Is lead terminology further fracturing the funnel?
One issue that was touched upon within the sales and marketing misalignement conversation was the terminology used to classify leads as they progress through the tunnel. One attendee was clear that his company have opted against using segregating terms in order to ensure there is as little disconnect as possible between teams, instead opting for the term ‘opportunity’ throughout their sales cycle. We recently distributed a blog on this very topic as ‘lead tennis’ is clearly becoming a problem as marketing and sales volley leads between them as the criteria of what makes a prospect either an MQL or an SQL have not been suitably agreed. Perhaps we should all follow suit and remove these labels completely.
4. Data and Intent
Is intent just smoke and mirrors?
The natural progression for the evening was obvious…the one subject that any marketeer cannot avoid. Data. But more specifically intent and its importance in prospecting leads. It is certainly a tool which can set one marketing company aside from another, but is it all just smoke and mirrors? Intent is a great tool to show your client what their clients are looking at that is competitive, but does intent actually work and if so, where are the case studies proving it’s worth? Well it could be argued that the proof can be seen anecdotally. However, the main issue raised with intent was the lack of exclusivity. Everybody with access to the technology is working the same list of accounts and the top of the ‘triangle’ is therefore being saturated. This is compounded by the continuous production of newly surging target account lists. It was argued that the intent cycle needs to be more than 30 days and must in fact follow the annual buying cycle.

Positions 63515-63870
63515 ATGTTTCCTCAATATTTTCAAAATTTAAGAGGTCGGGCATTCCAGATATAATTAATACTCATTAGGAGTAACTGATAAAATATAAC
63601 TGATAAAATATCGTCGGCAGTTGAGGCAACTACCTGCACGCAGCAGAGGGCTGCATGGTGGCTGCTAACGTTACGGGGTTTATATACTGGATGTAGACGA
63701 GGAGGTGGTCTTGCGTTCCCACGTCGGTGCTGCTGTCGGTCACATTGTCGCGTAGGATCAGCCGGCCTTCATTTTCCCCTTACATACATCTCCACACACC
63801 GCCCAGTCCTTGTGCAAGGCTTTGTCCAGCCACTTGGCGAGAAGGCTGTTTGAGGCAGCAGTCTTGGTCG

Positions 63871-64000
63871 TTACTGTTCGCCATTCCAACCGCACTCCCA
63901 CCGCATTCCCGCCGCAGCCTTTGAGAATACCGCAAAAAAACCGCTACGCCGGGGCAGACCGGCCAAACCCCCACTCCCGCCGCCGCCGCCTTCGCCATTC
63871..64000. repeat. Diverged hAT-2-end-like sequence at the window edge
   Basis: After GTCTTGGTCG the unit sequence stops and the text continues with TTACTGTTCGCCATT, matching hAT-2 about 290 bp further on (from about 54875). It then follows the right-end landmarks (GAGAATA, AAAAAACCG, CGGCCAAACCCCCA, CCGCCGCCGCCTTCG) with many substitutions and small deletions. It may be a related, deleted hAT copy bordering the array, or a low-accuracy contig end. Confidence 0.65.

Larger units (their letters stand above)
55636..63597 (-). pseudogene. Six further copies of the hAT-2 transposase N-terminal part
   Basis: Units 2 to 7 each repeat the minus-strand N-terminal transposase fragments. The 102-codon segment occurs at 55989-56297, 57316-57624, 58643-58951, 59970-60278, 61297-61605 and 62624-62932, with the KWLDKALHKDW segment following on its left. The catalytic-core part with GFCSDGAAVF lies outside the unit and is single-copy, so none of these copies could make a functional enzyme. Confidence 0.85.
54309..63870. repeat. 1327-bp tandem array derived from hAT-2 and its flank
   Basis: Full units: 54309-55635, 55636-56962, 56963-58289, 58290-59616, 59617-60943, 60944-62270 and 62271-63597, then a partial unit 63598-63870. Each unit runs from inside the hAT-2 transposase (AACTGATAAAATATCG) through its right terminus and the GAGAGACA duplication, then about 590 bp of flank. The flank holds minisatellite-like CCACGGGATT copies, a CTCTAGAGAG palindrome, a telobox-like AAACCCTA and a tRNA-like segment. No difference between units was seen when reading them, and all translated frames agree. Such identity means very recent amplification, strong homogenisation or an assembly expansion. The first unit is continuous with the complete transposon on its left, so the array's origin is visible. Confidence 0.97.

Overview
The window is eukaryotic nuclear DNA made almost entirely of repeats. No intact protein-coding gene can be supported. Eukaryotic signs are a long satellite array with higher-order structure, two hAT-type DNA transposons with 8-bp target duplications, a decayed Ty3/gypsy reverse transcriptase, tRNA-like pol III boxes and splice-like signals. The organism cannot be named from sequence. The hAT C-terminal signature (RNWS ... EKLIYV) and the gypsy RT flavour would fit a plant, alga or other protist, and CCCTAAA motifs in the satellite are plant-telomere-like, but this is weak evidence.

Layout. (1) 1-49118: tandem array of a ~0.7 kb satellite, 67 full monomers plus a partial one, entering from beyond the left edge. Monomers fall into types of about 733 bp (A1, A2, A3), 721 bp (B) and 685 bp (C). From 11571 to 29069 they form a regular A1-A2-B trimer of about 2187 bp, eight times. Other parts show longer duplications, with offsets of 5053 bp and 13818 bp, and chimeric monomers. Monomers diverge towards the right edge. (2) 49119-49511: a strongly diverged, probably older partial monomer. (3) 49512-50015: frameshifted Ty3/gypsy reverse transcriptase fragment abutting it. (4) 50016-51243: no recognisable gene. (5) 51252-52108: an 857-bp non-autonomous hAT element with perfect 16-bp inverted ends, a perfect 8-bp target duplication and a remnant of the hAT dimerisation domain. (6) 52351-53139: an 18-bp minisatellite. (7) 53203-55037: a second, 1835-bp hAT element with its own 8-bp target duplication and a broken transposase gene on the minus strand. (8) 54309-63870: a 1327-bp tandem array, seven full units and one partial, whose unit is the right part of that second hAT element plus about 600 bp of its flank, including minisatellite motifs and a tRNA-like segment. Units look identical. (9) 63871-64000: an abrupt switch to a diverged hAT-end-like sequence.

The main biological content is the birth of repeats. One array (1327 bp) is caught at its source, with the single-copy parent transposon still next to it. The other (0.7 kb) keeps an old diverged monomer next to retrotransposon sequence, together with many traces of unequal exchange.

The other weakness of relying on ‘intent’ is the assumptions made. One point that was raised was that PhD users are often mistaken for highly engaged prospects who are surging for intent, due to the amount of time they spend digesting content. However, they are a red herring! Therefore, assessing and measuring exactly how people are reading and digesting content is equally as important. Overlaying hosted assets with tools such as Hotjar can provide metrics on viewer activity, and often show the importance of visuals. Many people will skip straight to charts, illustrations and diagrams. So combining knowledge of how people view content with when they are viewing is integral.
So, as the clock above us struck 10pm, the final course was being savoured and the conversation had turned to future events and meetings, the evening drew to a close. We had a fantastic evening at the St Pancras Clock Tower, and it was a pleasure hearing the thoughts of some of the leaders in our field.